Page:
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Wet, wild win over Canada sends U.S. to Gold Cup final

Carmen Mandato/USSF / Getty Images Sport / Getty

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The United States women's national team claimed a 3-1 shootout win over Canada in the semifinals of the CONCACAF W Gold Cup on Wednesday.

The Americans ousted their regional rivals in a bizarre and chaotic match marred by a waterlogged pitch at Snapdragon Stadium, making it nearly impossible for either team to play fluid soccer.

After conceding a VAR-assisted penalty that allowed Canada to tie the contest at two apiece in the 127th minute, U.S. goalkeeper Alyssa Naeher recovered and stole the show in the shootout. The veteran netminder stopped three spot-kicks and converted an effort of her own to send the USWNT into the title game of the inaugural tournament.

The United States, ranked No. 2 in the world, will take on Brazil in Sunday's final. The Brazilians, an invited guest to the competition, routed Mexico 3-0 in Wednesday's other semifinal.

The rain started pouring down in San Diego during the earlier game. Roughly 90 minutes after Brazil's victory, water pooled across the turf when the U.S. and Canada took the field.

Omar Vega / Getty Images Sport / Getty

It was abundantly clear very quickly that the playing surface would dictate the game's flow, rendering short, intricate passes useless and forcing both teams to play long balls and look for mistakes from the opposition.

Whether the game should have gone ahead at all was up for debate.

In the opening minutes, referee Katia Garcia went over to the sideline to show someone - presumably the match commissioner responsible for deciding whether to delay the game - that the ball could barely roll on the rain-soaked pitch, getting bogged down in puddles every few feet.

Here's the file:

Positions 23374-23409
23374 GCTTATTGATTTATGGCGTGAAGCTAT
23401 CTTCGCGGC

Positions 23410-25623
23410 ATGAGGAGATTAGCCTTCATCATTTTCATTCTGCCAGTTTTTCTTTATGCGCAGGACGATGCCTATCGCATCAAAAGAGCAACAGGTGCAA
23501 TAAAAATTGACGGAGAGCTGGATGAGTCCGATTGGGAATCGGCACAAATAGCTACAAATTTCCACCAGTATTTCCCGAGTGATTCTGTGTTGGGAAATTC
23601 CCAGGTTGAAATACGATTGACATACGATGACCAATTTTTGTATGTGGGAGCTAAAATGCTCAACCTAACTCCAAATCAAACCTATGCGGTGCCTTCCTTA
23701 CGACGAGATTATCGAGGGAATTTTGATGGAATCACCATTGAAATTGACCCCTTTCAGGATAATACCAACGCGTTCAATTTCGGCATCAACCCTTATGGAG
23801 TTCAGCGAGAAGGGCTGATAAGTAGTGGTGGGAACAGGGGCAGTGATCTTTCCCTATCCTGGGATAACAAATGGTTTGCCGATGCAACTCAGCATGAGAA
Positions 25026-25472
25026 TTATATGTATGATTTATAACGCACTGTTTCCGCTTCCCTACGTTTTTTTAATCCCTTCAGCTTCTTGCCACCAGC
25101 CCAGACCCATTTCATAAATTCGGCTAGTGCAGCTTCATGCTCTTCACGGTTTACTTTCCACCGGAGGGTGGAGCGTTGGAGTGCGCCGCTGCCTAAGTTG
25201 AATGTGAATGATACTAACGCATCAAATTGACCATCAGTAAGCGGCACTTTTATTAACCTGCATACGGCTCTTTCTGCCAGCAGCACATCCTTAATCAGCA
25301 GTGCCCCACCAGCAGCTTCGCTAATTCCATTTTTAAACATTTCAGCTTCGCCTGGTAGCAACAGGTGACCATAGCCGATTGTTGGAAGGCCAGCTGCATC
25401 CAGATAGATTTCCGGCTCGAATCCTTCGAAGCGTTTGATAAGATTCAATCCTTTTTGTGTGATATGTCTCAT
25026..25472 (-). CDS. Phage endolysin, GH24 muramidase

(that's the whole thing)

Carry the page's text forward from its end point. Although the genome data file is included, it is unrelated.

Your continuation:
"It is solely at the discretion of the referee as to whether the field is safe and playable," a CONCACAF spokesperson said of the situation, according to Henry Bushnell of Yahoo Sports.

The game continued, and the conditions directly affected the opening goal.

American teenager Jaedyn Shaw broke the deadlock in the 20th minute, pouncing on an ill-fated back pass from Canadian defender Vanessa Gilles that was stopped in its tracks by the flooded field.

With the opportunistic tally, the 19-year-old Shaw became the only U.S. player to score in each of her first four national team starts.

For the next hour, it seemed that would be the lone marker on a bemusing evening.

But Canada changed its approach in the second half to better account for the conditions, playing more direct balls over the top and putting the U.S. backline under increased pressure. That finally paid off in the 82nd minute when, after one of the only sleek attacking sequences of the entire game, substitute Jordyn Huitema soared to head home a pinpoint cross from Ashley Lawrence and force extra time.

Prolific forward Sophia Smith promptly restored the United States' lead with a close-range strike in the 99th minute. Bev Priestman's squad, playing its first major tournament since former captain Christine Sinclair's retirement, again went searching for an equalizer.

It arrived dramatically.

With the seconds ticking away, Canada launched a hopeful ball into the penalty area. Naeher raced off her line to punch it away but was beaten to the ball by an onrushing Gilles, who took two fists to the face from the American 'keeper.

After Canadian protestations and a brief delay, the Mexican match official went to the monitor to review the incident and pointed to the penalty spot. Adriana Leon duly slotted her effort home to force a shootout.

From there, though, Naeher was nearly flawless.

She thwarted Leon and Huitema, calmly stroked her spot-kick into the bottom corner, and then turned aside Canadian captain Jessie Fleming to send Twila Kilgore's team into the final.

"I'm really proud of the team tonight in such tough conditions against a really tough opponent," Naeher said after the victory. "We'll enjoy this win tonight and rest and recover and get ready for Brazil and try to be ready to come out and execute and build on this performance."

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